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Tottenham Hotspur 3 - 2 Everton

Half-time: 1 - 2

Everton Logo
FA Carling Premiership 2000-01 – Game #4
745pm Tuesday 5 September 2000
White Hart Lane, London
Att: 35,316
Derby County (h) Ref: Barry Knight Middlesbrough (a) »
[ Matchday Calendar ] League Position: 10th [ Results &  Table ]
Gazza Everton were beset with a massive injury crisis as they journeyed down to White Hart Lane,  with no less than nine players in the Everton Squad injured or in the case of Richard Dunne suspended! 

Weir was surprisingly declared fit to partner Unsworth, the expected team captain and centre-back.  Sparky and Big Ears started up front with Joe-Max Moore returning late and physically drained after his exertions for the USA against Guatemala in the sapping heat and humidity of Washington DC.

And the match had added spice with the return of Gazza Gascoigne to one of his happy hunting grounds, where he received a big welcome.  

In a lively first half, chances went begging at either end following an early booking for Unsworth.  Jeffers missed a sitter on 12 mins, but made up for it soon after, pouncing on a bad back-pass and stabbing it home for his 3rd goal in as many games.  And Nyarko made it 2-0 with a very well taken goal later in the half, but Rebrov pulled one back after a disputed free-kick award to the Spurs.

Then, 5 mins into the second half, there was a mad scramble in the Everton penalty area, someone handled, and Rebrov pulled Spurs level from the spot.  Then, as David Unsworth casually watched the ball drift toward is ambling feet, Les Ferdinand pounced to stab home from under his nose, making it 3-2 for Spurs after just 53 mins as Everton fell apart again.

Smith no doubt told them at half-time that Spurs would come back at them... and as usual he twiddled his thumbs until the 75th minute before finally making some substitutions.  But it was too little, too late, as ever, and all that good work in the first half was wasted.


Tottenham Hotspur: Rebrov (45', pen:51'), Ferdinand (53')
EVERTON: Jeffers (23'), Nyarko (41')
   LINEUPS  Subs Not Used 
Tottenham Hotspur: Sullivan; Carr, Freund, Campbell, Perry; Anderton (16' Clemence), Sherwood, Leonhardsen, Thatcher (37' Taricco); Ferdinand (88' Iversen) , Rebrov.  Walker,Young.
EVERTON: Gerrard; S Watson, Weir, Gravesen, Unsworth (75' Cleland); Alexandersson, Nyarko, Gascoigne (80' Cadamarteri), S Hughes; Jeffers, M Hughes (80' Moore). 
Unavailable: Dunne (suspended); Ball, Campbell, Ferguson, Gough, Myhre, Pembridge, Pistone, Xavier (injured). 
Simonsen, Gemmill.
   Playing Strips  Formations
Tottenham Hotspur: White shirts; dark blue shorts; white socks. 4-4-2
EVERTON: Royal Blue shirts; white shorts; blue socks. 4-4-2
   Yellow Cards  Red Cards
Tottenham Hotspur: Rebrov (21').
EVERTON: Unsworth (5'), Alexandersson (82')

Mickey Blue Eyes When Worlds Collide
Neil Wolstenholme I hate Spurs
ELECTRONIC TELEGRAPH Rebrov resurrects Spurs
by Christopher Davies
THE TIMES Rebrov acts to spur Tottenham's recovery
by Alyson Rudd
THE INDEPENDENT Link to Match Reports
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FA-PREMIER Link to FA-Premier Match Report

 When Worlds Collide
Mickey Blue Eyes
I might as well recount this yarn right at the beginning because it's the only light relief this report will provide.  The match was a horror story you probably don't really want to know about.  I can still hardly believe it myself...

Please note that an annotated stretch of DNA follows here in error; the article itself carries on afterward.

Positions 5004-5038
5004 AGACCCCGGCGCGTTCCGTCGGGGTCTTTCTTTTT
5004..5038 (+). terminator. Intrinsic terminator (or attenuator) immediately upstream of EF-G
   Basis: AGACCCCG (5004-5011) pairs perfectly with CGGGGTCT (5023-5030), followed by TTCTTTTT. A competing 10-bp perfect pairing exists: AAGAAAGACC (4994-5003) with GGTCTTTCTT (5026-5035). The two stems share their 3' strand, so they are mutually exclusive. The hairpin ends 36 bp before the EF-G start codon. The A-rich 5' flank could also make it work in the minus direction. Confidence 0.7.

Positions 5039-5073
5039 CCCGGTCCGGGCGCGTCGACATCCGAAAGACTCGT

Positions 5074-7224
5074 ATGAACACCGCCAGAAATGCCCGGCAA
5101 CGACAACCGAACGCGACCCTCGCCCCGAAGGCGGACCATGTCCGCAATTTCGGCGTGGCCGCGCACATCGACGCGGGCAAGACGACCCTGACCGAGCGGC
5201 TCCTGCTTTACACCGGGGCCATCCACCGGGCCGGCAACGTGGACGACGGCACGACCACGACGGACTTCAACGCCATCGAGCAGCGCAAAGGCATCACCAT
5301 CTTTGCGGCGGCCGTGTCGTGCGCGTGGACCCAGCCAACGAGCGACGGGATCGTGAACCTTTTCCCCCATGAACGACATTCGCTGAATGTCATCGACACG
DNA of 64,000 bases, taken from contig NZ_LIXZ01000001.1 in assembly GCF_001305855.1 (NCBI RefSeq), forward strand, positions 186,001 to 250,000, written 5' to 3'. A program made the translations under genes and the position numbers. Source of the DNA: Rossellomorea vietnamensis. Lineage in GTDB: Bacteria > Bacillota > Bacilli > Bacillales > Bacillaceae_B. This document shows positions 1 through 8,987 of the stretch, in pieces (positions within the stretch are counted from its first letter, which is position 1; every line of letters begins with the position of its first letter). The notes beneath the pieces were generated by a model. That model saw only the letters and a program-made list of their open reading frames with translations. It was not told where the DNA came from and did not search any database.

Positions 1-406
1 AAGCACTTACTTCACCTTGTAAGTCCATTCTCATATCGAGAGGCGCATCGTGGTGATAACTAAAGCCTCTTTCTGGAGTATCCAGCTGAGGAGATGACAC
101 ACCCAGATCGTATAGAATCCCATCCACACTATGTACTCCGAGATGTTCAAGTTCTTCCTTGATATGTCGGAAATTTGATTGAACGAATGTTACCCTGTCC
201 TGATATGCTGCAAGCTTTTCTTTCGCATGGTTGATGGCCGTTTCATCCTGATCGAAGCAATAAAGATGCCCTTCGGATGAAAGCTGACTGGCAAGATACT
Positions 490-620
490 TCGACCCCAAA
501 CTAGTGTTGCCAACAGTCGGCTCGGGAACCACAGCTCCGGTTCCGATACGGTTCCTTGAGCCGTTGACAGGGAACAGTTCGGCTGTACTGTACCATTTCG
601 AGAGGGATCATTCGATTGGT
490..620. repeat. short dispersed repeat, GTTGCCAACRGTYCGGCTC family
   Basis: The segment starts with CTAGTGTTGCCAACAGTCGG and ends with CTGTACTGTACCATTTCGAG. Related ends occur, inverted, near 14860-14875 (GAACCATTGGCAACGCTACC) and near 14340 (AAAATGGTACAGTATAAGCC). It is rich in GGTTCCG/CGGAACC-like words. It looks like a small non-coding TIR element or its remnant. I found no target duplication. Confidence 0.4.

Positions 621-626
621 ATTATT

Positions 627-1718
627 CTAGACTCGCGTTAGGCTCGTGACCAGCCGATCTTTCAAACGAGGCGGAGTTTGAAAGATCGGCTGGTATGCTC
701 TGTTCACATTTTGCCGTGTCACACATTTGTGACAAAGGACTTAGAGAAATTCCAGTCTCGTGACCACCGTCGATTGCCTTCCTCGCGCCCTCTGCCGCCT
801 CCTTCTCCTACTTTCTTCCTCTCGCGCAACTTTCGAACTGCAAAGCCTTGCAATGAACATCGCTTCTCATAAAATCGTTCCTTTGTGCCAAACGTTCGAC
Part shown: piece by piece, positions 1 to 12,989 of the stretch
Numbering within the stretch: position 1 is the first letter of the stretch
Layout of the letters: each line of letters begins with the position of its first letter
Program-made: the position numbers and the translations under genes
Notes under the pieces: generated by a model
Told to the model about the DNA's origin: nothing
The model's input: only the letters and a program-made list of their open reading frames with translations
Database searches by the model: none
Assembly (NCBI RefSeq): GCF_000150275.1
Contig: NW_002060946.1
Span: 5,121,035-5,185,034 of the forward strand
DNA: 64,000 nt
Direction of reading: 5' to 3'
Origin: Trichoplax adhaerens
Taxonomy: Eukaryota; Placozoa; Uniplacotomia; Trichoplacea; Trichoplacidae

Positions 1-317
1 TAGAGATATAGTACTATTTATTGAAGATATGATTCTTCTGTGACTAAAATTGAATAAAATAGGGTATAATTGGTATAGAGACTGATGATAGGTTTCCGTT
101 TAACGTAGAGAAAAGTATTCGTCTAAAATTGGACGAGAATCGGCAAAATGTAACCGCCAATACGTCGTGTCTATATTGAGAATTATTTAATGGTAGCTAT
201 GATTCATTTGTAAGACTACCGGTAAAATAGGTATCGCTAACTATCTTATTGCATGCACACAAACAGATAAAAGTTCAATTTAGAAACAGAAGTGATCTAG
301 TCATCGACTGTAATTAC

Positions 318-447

The Bus had arrived well on time at The Antwerp Arms about 750 m from the ground. Despite the slight chill and low grey scudding clouds, like many others, we were sat on a low boundary wall to the pretty little park opposite the pub.  Diane decided she wanted to go the Ladies.  So she crossed over and said to a cockneyette: "Excuse me....where's the toilet?"  The local looked nonplussed for a second and then said, "It's jast abaht ten parst seven, lav." 

The English: A nation divided by a common language!

The Stadium

So to the new White Fart Lane.  The usual tubular grey mess and non-descript cladding outside, but a genuine spatial solution inside.  The architect is to be congratulated for solving some truly awful site constriction problems.  But the capacity is far too low for a club of Tottenham's stature and they'll have to move sooner or later.  

The TV screens are sighted in exactly the right place, out of the way, up on the roof edge behind each goal.  There are no open corners, the stadium is continuous and gives a very compact appearance.  Sadly, the exec boxes are visually dominant because they're at two levels in the main stand... same on the opposite stand except they obviously can't let the lower row, so it has been sheeted off.  Makes it look cheap and nasty.  

Seating space in our lower south stand away section was quite narrow.  Altogether, I admired what the architect has done with the available site.  But it's not a memorable stadium and I can't say it will stand the test of time well.  In fact it may look distinctly dog-eared in a few years, like almost all of the other "new" grounds I've seen.  It's a quick, cheap, easy fix.

The Match

Given the injury scares, I was amazed to see Davey Weir in the side.  This meant we had him and Gravesen at centre backs.  Gave me a lift right at the beginning when I saw it.

We nearly, SHOULD have, let one through in the very first minute, straight from the kick off.  They played the ball down our left and a quick, difficult low cross skidded right across the centre of the defence just begging for a final touch.  Nobody made it and we all sat down again, relieved.  Shades of what was to come...

Gradually we asserted a grip on the game through midfield control.  We began playing some very neat stuff.  A goal began to look likely.  We had at least two thirds of the territorial play.  It began to dawn that Tottenham didn't have much at all.

During this spell, The Ears missed one of the easiest chances he'll ever have in his life... clear, left side box, only time and the keeper to beat from about ten metres... He pushed it past the far post!

But when it came, it was all due credit to The Ears who chased and chivvied a woeful Spurs left side defence until he was left clear at a very acute angle and bobbled it in past the keeper and a desperate defender.  Amazed, the away section, having expected the worst, erupted.  It was well deserved.